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South Campus Gateway, LLC.

Time Hop

You’re riding in your ’53 Corvette, top down, two of your closest friends riding along. You pull up to your favorite diner, order the fizziest root beer float on the menu, and twirl the blonde you’ve been eyeing all night by the jukebox.
Think less “You’re the One That I Want,” and more “Blue Suede Shoes.”

Now, the greatest generation and millenials and everyone in between can experience that old-school Americana without the need for a time machine.
That’s because the smiling soda-sweet faces behind Worthington’s Sock Hop Soda Shop are keeping that endless summer going, a 1950s-style mobile diner available for private parties that go wayyyyy back. From chili dogs to root beer floats, it’s like American Graffiti on four wheels.

“I remember doing a 75th birthday event for a guy who used to be a country club caddy back in the ’50s, where he wasn’t allowed any food—they only got the scraps,” said Andy Marks, longtime grill cook at the Sock Hop Soda Shop. “When he was sitting with his Frostop root beer cone, he literally had tears in his eyes remembering when he was 13 or 14-years-old and couldn’t enjoy one.”
Creating an unforgettable yet immersive experience for multigenerational clientele is what Sock Hop employees hang their paper hats on. Motivated by her late grandfather’s unfulfilled dream of owning an ice cream parlor, founder Terri Levine, soda shop “queen,” also wanted to see a real ’50s-era diner in Columbus—so she created one herself.

“The fashion, the food, the music—I wanted all of those things,” she said. “I wear saddle shoes and a soda jerk uniform—clothes from a period where soda jerks were typically men.”
Soda jerks in the ’50s were fountain attendants who served soft drinks and ice cream, so seeing a 50s-inspired dining experience being pioneered by a woman just goes to show that Columbus has a true gem on its hands.

By Tommy Feisel

By Tommy Feisel

Marks thinks Levine deserves credit for pioneering such a novel homage to the past.
“Imagine if Happy Days came to life on your front yard or the lobby of your office building—she recreated an entire era,” he said. “It’s one thing to start a business, it’s another thing to invent one.”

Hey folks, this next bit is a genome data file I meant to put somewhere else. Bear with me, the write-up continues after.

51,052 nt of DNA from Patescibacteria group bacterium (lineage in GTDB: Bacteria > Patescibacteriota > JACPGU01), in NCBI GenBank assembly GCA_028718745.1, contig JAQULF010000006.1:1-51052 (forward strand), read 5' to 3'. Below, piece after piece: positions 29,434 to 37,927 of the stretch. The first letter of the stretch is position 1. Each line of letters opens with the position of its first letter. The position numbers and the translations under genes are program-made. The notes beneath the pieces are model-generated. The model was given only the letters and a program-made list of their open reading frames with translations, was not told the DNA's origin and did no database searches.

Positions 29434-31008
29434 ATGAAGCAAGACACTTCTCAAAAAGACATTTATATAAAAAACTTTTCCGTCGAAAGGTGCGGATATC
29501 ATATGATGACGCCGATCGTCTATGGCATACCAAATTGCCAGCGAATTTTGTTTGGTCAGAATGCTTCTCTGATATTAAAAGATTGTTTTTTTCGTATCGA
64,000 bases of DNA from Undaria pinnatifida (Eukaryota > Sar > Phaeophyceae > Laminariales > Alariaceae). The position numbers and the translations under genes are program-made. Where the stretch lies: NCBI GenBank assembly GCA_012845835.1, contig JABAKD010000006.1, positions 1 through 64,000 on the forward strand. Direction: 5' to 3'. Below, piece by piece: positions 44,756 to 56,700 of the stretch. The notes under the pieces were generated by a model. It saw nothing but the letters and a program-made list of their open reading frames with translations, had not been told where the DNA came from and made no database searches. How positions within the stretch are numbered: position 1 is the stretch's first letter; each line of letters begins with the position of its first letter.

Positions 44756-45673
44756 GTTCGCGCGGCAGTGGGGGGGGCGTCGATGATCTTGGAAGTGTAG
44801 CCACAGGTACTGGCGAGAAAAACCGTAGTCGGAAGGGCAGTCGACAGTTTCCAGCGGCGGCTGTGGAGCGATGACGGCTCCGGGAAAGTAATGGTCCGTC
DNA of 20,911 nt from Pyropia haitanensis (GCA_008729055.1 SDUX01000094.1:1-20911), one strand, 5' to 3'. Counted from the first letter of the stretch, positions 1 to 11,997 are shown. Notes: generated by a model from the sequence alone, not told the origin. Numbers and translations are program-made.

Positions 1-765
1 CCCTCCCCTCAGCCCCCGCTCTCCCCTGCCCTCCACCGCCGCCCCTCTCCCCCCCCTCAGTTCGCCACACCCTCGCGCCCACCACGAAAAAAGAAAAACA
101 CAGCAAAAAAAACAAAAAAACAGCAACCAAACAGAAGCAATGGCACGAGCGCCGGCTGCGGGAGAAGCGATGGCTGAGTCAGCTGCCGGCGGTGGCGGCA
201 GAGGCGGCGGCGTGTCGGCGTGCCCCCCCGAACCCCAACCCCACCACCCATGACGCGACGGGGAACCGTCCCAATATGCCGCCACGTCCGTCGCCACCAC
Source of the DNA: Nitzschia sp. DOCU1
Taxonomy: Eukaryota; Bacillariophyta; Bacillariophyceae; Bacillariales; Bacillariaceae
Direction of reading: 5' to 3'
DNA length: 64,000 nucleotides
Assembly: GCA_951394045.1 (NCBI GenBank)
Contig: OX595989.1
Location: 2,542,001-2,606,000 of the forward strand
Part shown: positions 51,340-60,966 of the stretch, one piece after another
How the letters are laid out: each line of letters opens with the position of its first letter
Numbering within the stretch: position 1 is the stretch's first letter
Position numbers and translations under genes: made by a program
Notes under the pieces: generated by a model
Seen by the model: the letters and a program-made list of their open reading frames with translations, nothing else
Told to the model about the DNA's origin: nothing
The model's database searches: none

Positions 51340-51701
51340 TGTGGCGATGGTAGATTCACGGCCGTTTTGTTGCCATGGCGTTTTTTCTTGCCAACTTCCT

Even though Sock Hop only does private events and company parties, if you have the pleasure of seeing their truck in person, Levine and Marks have a couple of recommendations you must try.
“The ice cream float—it’s refreshing, sweet, and reminds me of the ’50s,” said Levine. “The pairing of the Velvet ice cream with the Frostop cone; to me, that’s our symbol.”

While Levine sticks to the classic keystone float, Marks leans toward the heartiest “World’s Greatest Dog,” piled high with sweet peppers, melted cheese, relish, chili, fresh grilled vegetables … and just about everything else on-hand, topping-wise.
This isn’t just a tribute to the old days—it’s a tribute to Ohio, too. Above all, Sock Hop Soda Shop prioritizes homegrown ingredients in all their made-to-order menu items.
“We’re multigenerational Buckeyes born and raised in Ohio, and it’s been our home since the day we were born,” said Marks. “Our truck was made in Grove City, our ice-cream scoops were made by a craftsman in Cleveland; and being a small and growing business in

Columbus, we have a real love and appreciation for this town and small business owners and entrepreneurs.”

Even though Sock Hop operates as a mobile diner with a truck, don’t confuse them with any other food truck you’ve ever seen in Columbus.

By Tommy Feisel

“Everyone has walked over to a food truck and bought food before,” Marks said. “But when people come up to the soda shop they don’t just get food—they get stories, an experience … we are the event and that’s why people love us!” •

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